"My story begins at fourteen years old, fresh out of 7th grade, and being told that I have Leukemia. Of course at that age, all I was worried about was my long beautiful curly hair. I wouldn’t lose it right? But of course, I would. As devastated as a fourteen-year-old could be, I held onto my hair until there were only wisps left. Then I shaved the remains off. There aren’t a ton of things I remember from those days, but I do remember being mistaken for boy quite a few times. I convinced my mom to buy me a wig, but soon found out that they were horrendously uncomfortable. Eventually, I embraced my bald head (and turned on my sassy attitude) and saw it as an opportunity to educate people.
The year that I was diagnosed (2003) was the year my family first heard of The St. Baldrick’s Foundation. That spring we participated in the local St. Baldrick's Day. It was amazing for me to see the love and dedication friends, family, and sometimes complete strangers had for the children who were fighting for their lives. That event made me realize and believe fully that bald is beautiful. Since that first event my family and I have participated in St. Baldrick's Day bringing in about $50,000 dollars for life saving childhood cancer research. Little did we know how important that research would be in the future.
In 2010, three months after I shaved my head for St. Baldrick's Day raising almost $12,000, I relapsed with Leukemia at 20-years-old. I had just finished my sophomore year in college, I was anticipating my future and all the plans I had, that were now put on hold for chemo to get me into remission for a Stem Cell transplant. It's amazing to go almost 7 years, participating in a fun event hoping that it is actually making a difference in someone's life, and then it ends up making a difference in your life.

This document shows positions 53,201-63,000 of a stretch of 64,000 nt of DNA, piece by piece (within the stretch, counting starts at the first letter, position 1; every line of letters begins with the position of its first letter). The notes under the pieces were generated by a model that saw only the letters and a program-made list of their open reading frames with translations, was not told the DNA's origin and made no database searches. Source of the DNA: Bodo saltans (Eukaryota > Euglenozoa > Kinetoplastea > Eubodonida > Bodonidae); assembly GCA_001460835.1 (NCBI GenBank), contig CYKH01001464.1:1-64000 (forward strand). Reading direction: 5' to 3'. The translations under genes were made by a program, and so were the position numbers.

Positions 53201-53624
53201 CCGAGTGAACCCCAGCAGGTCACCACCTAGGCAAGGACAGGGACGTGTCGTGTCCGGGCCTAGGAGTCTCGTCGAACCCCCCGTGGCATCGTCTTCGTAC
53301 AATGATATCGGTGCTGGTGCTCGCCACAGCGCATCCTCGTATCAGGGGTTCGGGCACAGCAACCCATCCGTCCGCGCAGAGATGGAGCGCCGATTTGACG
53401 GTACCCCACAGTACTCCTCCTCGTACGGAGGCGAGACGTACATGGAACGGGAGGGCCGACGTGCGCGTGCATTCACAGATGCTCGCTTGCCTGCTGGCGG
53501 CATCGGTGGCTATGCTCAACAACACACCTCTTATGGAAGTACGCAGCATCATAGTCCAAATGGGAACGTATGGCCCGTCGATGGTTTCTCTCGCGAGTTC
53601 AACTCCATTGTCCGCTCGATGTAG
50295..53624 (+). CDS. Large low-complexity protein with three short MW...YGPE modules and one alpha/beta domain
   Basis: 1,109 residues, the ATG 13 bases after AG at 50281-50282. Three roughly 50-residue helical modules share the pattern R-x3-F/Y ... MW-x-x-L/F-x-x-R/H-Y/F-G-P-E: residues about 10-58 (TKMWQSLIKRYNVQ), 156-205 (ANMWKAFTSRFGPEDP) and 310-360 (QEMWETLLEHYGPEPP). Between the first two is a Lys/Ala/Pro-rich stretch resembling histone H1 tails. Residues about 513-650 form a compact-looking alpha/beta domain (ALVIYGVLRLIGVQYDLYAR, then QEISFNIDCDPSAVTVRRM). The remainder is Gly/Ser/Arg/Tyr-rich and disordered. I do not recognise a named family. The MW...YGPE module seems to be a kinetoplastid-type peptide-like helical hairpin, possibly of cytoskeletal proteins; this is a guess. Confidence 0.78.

The chemo that I received when I relapsed was a trial chemo that was solely funded by the St. Baldrick's Foundation. My only other option was a chemo I had when I was younger that would have damaged my body so severely that I most likely would not have survived my transplant. So, I think it is appropriate to say that the St. Baldrick’s Foundation is the reason I am now 23, back at school, living my life, and loving every moment of it!
Last year I received the honor of being one of the five St. Baldrick’s National Ambassadors. This is when I first heard of Headbands of Hope. A St. Baldrick’s representative contacted me to get involved in this amazing organization that gives a headband to a girl with cancer for every one they sell AND $1 of the proceeds go to The St. Baldrick’s Foundation! How awesome is that? Unfortunately, I was just “turning the corner” of the healing process and was not ready to actively participate.
However, feeling better then ever I am ready and excited to be a representative for Headbands of Hope! Being that I was older when I relapsed I had a more developed fashion sense and headbands were kind of my thing. I don’t think there is a single picture from the past 2 years where I wasn’t wearing one! Headbands made me (even though I know bald is beautiful) feel pretty and fashionable, but most of all they gave me strength and hope. I’m looking forward to providing this strength and hope for someone going through a subject I am all too familiar with: cancer."
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